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**Assessment of the influence of the distance between two** **wave energy converters on the energy production**

### A. Babarit, B. Borgarino, P. Ferrant, A.H. Clement

**To cite this version:**

### A. Babarit, B. Borgarino, P. Ferrant, A.H. Clement. Assessment of the influence of the distance

### between two wave energy converters on the energy production. IET Renewable Power Generation,

### 2010, 4 (6), pp.592-601. �10.1049/iet-rpg.2009.0190�. �hal-01145133�

**Assessment of the influence of the distance between two wave** **energy converters on the energy production**

### Aur´elien Babarit, Bruno Borgarino, Pierre Ferrant, Alain Cl´ement

^{1}

1Laboratoire de M´ecanique des Fluides, CNRS UMR6598, Ecole Centrale de Nantes, 1, rue de la No¨e, 44300 NANTES

**Abstract**

In this paper, an array of two interacting wave energy converters with hydraulic PTOs is considered. A time domain model is derived by using classical linear poten- tial theory. Numerical simulations and parametric stud- ies are performed in order to determine the influence of the distance on the capture width of each system in the array, both in regular and irregular waves. It is shown that when the systems are close, the front system (which meets the waves first) is more affected by the wave in- teraction than the rear system. But the wave interactions decrease faster with the distance for the front system than for the rear system. For this latter system, it seems that the effect of wave interactions remains noticeable even far (14 diameters) from the first system.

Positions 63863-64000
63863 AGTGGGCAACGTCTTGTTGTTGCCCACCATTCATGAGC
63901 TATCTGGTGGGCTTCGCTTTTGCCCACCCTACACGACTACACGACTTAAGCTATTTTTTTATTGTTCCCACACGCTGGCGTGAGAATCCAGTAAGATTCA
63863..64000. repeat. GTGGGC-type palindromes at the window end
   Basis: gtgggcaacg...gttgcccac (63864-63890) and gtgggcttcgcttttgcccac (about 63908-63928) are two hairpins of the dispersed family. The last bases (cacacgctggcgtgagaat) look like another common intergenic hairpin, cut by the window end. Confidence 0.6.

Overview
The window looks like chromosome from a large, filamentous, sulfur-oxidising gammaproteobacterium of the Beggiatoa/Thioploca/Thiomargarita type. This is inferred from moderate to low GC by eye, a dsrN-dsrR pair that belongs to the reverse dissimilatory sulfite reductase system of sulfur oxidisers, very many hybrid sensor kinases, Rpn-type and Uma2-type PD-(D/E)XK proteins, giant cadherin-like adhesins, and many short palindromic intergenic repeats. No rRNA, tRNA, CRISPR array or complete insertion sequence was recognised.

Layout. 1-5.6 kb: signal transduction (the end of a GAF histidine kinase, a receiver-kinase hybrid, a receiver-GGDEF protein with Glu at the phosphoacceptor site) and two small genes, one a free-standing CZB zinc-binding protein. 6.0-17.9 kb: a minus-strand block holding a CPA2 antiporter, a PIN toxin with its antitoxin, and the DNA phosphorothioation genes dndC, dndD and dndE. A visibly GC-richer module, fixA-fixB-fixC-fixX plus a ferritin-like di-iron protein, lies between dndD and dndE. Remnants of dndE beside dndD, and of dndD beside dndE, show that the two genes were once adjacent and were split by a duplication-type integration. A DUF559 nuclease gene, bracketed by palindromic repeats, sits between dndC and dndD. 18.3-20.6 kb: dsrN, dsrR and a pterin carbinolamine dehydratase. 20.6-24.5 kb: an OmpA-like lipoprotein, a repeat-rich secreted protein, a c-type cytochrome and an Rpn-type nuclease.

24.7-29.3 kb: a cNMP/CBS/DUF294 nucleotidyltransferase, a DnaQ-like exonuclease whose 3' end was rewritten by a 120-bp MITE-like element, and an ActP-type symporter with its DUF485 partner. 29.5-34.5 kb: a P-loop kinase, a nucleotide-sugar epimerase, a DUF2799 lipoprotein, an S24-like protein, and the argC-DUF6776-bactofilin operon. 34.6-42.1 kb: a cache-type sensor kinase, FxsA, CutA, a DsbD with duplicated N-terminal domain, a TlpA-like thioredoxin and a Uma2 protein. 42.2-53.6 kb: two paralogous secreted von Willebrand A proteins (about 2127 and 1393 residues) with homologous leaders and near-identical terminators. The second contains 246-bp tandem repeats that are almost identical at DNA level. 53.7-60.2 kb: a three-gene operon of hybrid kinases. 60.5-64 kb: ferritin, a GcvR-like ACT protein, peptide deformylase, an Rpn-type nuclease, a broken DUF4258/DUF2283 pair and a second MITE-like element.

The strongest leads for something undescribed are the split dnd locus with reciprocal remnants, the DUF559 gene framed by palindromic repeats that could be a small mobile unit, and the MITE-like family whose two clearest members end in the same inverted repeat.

**Keywords: Wave Energy Converters, Array, Wave interac-**
tions, Numerical simulation

**1** **Introduction**

Like wind turbines, wave energy converters are de- signed to be deployed in large arrays composed of many units. Each unit is going to interact with all the others, by absorbing, radiating and diffracting the waves. The spatial scattering of the units in the array and the inter- actions between them can have a positive (focusing of the waves, smoothing of the output power [1], [2]) or a negative effect (masking effects), depending on the con- figuration of the array. Therefore, it is of great interest to be able to predict these interactions, in order to use them beneficially or to avoid them. This has been a subject of investigations by several R& D units across Europe in the past, see the pionner work of [3], [4], [5], [6], [7], [8], and it is still an area of research, as several studies which have been published recently show, see [9],[10], [11], [12].

However, it is well known that the far field of radi- ated and diffracted waves decay with the square-root of the distance to the body which generated them. Hence, one can assume that when the systems are sufficiently far from each other, these interactions should become negli- gible. So, the question is : how far is sufficiently far?